« Reply #4 on: Saturday 18 November 17 13:48 GMT (UK) »
The forty two days was set in the 1836 Act and the 1874 Act but the Acts also made allowance for later registration, as is the case now.
Registration of Births and Deaths Act 1874
1. In the case of every child born alive after the commencement of this Act, it shall be the duty of the father and mother of the child, and in default of the father and mother, of the occupier of the house in which to his knowledge the child is born, and of each person resent at the birth, and of the person having charge of the child, to give to the registrar, within forty-two days next after such birth, information of the particulars required to be registered concerning such birth, and in the presence of the registrar to sign the register.
Section 2 gives not more than three months from the date of the birth after being required to do so by the Registrar.

Stan
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Offline andrewalston

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Re: Why did they leave it till the last minute?
« Reply #5 on: Saturday 18 November 17 15:43 GMT (UK) »
I have come across a birth date being "adjusted" so as to lie within the six-week window.

In this case the baptism gave the real date, and the fact that the baptism took place before the date quoted on the birth registration was the clincher!
Looking at ALSTON in south Ribble area, ALSTEAD and DONBAVAND/DUNBABIN etc. everywhere, HOWCROFT and MARSH in Bolton and Westhoughton, PICKERING in the Whitehaven area.

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Offline coombs

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Re: Why did they leave it till the last minute?
« Reply #6 on: Saturday 18 November 17 15:56 GMT (UK) »
My great uncle was born 20 May 1915 and his birth registered on the 1st July 1915. My calculations say that is the 42nd day since the birth. The informant was not the mother but a woman who lived a few miles away in Holloway who was present at the birth. Probably the midwife.

Other documents say he was born 20 May 1915 such as 1939 register and his 2006 death record so no date adjustment. But I do take in Stanmapstones comments about late registration.
Researching:

LONDON, Coombs, Roberts, Auber, Helsdon, Fradine, Morin, Goodacre
DORSET Coombs, Munday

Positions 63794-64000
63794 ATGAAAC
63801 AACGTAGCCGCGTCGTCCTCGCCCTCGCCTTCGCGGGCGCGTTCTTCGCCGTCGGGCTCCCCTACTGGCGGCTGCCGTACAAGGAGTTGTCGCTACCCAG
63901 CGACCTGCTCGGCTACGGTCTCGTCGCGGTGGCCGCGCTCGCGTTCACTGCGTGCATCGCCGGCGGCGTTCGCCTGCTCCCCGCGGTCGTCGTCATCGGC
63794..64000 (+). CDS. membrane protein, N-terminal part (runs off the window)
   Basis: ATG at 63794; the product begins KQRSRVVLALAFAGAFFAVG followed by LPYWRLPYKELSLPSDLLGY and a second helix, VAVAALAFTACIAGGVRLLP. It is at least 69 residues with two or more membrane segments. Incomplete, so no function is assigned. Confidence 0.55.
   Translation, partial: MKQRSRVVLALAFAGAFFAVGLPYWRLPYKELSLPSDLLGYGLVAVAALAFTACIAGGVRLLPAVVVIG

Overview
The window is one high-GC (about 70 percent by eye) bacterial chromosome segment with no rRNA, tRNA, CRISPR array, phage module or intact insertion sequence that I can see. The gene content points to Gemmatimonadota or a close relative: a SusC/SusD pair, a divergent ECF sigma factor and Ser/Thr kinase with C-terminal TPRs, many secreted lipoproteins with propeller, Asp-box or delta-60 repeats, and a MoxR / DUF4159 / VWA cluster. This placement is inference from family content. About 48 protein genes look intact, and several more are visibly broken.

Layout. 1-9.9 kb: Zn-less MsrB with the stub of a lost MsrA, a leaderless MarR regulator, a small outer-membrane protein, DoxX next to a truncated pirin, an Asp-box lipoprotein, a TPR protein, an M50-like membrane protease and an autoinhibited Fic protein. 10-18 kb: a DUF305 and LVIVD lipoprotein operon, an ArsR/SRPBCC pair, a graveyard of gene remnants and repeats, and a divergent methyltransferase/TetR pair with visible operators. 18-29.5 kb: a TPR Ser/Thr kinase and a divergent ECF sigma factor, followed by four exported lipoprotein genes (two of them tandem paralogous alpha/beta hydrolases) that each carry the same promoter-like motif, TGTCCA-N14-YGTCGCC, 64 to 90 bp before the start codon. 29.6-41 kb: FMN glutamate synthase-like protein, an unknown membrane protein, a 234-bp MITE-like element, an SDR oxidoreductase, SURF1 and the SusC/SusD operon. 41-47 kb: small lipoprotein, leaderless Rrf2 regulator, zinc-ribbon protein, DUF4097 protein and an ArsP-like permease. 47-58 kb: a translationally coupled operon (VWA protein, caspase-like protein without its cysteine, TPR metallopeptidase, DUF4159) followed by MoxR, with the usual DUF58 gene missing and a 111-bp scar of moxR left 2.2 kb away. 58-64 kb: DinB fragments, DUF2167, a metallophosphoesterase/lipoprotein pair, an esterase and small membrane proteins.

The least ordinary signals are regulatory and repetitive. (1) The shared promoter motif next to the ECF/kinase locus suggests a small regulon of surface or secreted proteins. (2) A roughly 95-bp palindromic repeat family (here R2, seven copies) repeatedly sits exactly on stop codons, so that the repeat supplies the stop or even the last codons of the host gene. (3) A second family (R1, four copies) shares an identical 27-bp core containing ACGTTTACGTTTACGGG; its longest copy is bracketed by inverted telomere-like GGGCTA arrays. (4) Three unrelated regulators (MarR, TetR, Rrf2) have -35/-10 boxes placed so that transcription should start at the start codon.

NORFOLK Helsdon, Riches, Harbord, Budery
KENT Roberts, Goodacre
SUSSEX Walder, Boniface, Dinnage, Standen, Lee, Botten, Wickham, Jupp
SUFFOLK Titshall, Frost, Fairweather, Mayhew, Archer, Eade, Scarfe
DURHAM Stewart, Musgrave, Wilson, Forster
SCOTLAND Stewart in Selkirk
USA Musgrave, Saix
ESSEX Cornwell, Stock, Quilter, Lawrence, Whale, Clift
OXON Edgington, Smith, Inkpen, Snell, Batten, Brain

Offline stanmapstone

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Re: Why did they leave it till the last minute?
« Reply #7 on: Saturday 18 November 17 16:12 GMT (UK) »
Under the 1836 Act If the birth was not registered within forty-two days there was a fee of two Shillings and Sixpence entitlement for the Superintendent Registrar, and five shillings for the registrar, Section XXII. There  was a penalty for non-registration in the 1874 Act, but not for late registration. So between 1837 and 1874  there was a financial incentive to make sure  the birth was registered within forty two days, either by the registrar or another responsible person.

Stan
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Offline pharmaT

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Re: Why did they leave it till the last minute?
« Reply #8 on: Saturday 18 November 17 17:21 GMT (UK) »
I have come across a birth date being "adjusted" so as to lie within the six-week window.

In this case the baptism gave the real date, and the fact that the baptism took place before the date quoted on the birth registration was the clincher!

I've come across that too.
Campbell, Dunn, Dickson, Fell, Forest, Norie, Pratt, Somerville, Thompson, Tyler among others